Last week, OpenDNS had the opportunity to attend Cloud Security World, a conference organized by the MISTI Training Institute in Boston. The conference was two days of talks and a day of training.  Here are just a few  of the highlights:cloudsecurityworld_june2016-300x117

Ben Tomhave, a Security Architect from New Context, spoke on automating systems, with ‘Automagic! Shifting Trust Paradigms Through Security Automation‘.  He addressed the need for automation and artificial intelligence in the computing systems we use, with the goal of putting the human back in the process only as a fail-safe measure. He noted that we continue performing mundane tasks that a computer could learn, including system configuration and provisioning, but the technology to enable fully-functioning and self-learning AI is still probably a couple decades away. We loved his presentation, as we are always seeking to automate any repetitive tasks in order to focus on the real work that needs to get done.

Jonathan Stanney, from Venafi presented, ‘You Have a Blind Spot – Exposing The Misuse of The Foundation of Online Security‘. He showed us how SSL certificates are being sold on the black market and addressed the trend of attacks being performed over encrypted communications to make detection much more difficult.

cloudsecurityworld_june2016_2-300x208Dennis Moreau, a Senior Engineering Architect at VMware presented, ‘Containers, Clouds and the Softwarization of Controls: More Complexity … or an Opportunity to Transform Security and Compliance‘. He spoke about using containerized network and endpoint virtualization technology to increase visibility and transform security monitoring.

From OpenDNS, I (Josh Pyorre) presented, ‘The Modern SOC: Adapting the Security Operations Model to How we Work‘. I spoke about my research on building Security Operations Centers to adapt to the changed security landscape. My talk included using Docker containers to build quick and modular intrusion detection sensors and methods for monitoring events that occur in and around cloud environments.

cloudsecurityworld_june2016_1-300x193Brian Ahern, CEO and Chairman of Threat Stack and Craig Chamberlain, Director of Security Research at Acquia presented, ‘Inside-Out Security: Why the Cloud Workload is the New Endpoint‘. They spoke about infrastructure as a service and the security challenges this introduces while providing several methods to deal with the loss of network perimeters and role-based architectures.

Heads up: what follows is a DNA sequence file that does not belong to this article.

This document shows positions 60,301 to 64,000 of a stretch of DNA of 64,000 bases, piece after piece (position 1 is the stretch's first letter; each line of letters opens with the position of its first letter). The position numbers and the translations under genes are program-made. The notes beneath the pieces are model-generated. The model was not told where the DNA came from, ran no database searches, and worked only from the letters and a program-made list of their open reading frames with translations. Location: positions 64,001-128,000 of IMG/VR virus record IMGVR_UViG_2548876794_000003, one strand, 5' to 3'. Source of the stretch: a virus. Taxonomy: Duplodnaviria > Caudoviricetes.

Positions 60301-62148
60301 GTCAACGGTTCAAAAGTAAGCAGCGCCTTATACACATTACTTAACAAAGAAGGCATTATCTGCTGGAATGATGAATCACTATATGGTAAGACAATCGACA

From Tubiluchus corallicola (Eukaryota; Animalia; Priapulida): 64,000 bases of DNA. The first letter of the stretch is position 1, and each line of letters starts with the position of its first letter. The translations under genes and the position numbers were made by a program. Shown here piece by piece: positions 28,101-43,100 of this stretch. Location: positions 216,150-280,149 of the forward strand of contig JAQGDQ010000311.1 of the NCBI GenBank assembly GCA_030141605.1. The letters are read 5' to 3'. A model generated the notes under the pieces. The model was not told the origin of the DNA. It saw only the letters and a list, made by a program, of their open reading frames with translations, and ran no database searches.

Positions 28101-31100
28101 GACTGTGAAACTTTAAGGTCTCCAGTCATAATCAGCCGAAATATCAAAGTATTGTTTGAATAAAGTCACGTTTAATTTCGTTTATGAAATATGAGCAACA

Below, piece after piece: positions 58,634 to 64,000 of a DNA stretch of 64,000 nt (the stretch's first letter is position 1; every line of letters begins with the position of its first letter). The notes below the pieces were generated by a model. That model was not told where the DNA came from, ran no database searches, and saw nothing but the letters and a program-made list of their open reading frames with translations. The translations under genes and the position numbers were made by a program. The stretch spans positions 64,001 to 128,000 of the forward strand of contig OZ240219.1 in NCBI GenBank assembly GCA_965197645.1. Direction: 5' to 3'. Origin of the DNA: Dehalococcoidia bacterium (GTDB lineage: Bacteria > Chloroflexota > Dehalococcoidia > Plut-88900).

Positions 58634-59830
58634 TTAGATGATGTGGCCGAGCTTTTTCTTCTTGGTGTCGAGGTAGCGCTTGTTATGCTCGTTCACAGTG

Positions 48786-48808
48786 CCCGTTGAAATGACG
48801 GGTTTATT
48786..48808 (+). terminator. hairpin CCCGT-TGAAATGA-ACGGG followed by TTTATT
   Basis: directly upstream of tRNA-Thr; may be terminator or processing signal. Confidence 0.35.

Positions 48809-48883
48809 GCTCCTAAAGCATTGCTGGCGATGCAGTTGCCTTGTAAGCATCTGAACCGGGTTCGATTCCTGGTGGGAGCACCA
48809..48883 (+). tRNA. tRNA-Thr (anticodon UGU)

Diana Kelley, an Executive Security Advisor at IBM and Ed Moyle, Director of Thought Leadership and Research at ISACA presented, ‘Cloud Containerization Success‘. They discussed how security containers built in Docker and other systems fit into security and some of the risks associated with putting them into cloud environments.

cloudsecurityworld_june2016_3-300x189Adrian Sanabria, a Senior Security Analyst at 451 Research presented, ‘Cloud, DevOps and the New Security Practitioner‘. He spoke about the differences between old and new ways of configuring systems as they’ve moved into the cloud and how this affects the security field. His message was that we need to continue adapting to the changing landscape of systems and security to continue working as effective security practitioners.

cloudsecurityworld_june2016_4-300x243Andrew Hay, an OpenDNS Alumni, now the CISO for DataGravity, presented ‘Facilitating Fluffy Forensics 2.0‘. He addressed the need for security tools and techniques used by forensics investigators to evolve with the landscape of cloud computing. He specifically discussed the kinds of hurdles investigators may face when performing incident response in cloud environments and demonstrated several tools and methods to overcome these issues.

Cloud Security World had a great message distributed across all the presentations: The endpoint continues to move further towards becoming obsolete and the perimeter continues to disappear as systems and services move into cloud computing environments. Our methods of detection and threat mitigation and the practice of security need to evolve quickly if we want to keep up.

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